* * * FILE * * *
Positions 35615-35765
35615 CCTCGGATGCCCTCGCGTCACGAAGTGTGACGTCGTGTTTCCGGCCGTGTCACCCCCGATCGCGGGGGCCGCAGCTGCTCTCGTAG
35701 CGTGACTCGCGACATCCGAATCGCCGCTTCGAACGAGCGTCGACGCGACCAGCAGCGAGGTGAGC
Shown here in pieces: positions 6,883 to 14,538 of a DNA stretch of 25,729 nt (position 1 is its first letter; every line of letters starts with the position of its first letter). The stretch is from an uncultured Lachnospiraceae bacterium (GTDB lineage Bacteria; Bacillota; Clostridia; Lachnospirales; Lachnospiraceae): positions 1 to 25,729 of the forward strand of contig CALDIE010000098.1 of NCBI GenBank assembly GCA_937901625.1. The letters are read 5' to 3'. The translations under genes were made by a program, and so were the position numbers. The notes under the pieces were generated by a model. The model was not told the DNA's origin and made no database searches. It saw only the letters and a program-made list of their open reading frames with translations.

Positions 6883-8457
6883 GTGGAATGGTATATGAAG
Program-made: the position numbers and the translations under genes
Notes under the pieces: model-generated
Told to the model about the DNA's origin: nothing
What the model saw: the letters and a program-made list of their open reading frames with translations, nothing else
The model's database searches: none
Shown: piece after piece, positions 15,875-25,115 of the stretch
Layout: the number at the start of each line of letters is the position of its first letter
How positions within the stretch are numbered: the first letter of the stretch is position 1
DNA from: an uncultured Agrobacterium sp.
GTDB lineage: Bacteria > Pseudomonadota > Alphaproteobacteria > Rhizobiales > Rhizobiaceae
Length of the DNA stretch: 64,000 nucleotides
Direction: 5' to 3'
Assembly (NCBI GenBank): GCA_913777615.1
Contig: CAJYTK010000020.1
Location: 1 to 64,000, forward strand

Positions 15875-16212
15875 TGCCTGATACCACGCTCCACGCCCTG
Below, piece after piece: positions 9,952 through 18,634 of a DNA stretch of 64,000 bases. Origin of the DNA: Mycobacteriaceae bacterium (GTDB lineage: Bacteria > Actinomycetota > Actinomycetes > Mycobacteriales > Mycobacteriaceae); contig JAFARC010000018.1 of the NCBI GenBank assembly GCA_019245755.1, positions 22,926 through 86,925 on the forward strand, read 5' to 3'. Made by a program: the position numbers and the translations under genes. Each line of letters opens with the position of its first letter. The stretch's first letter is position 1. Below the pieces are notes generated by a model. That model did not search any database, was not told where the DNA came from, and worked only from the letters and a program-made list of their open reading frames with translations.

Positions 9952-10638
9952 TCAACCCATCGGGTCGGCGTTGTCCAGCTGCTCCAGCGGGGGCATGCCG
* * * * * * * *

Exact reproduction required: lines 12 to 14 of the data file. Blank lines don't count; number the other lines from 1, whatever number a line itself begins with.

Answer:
Shown: piece after piece, positions 15,875-25,115 of the stretch
Layout: the number at the start of each line of letters is the position of its first letter
How positions within the stretch are numbered: the first letter of the stretch is position 1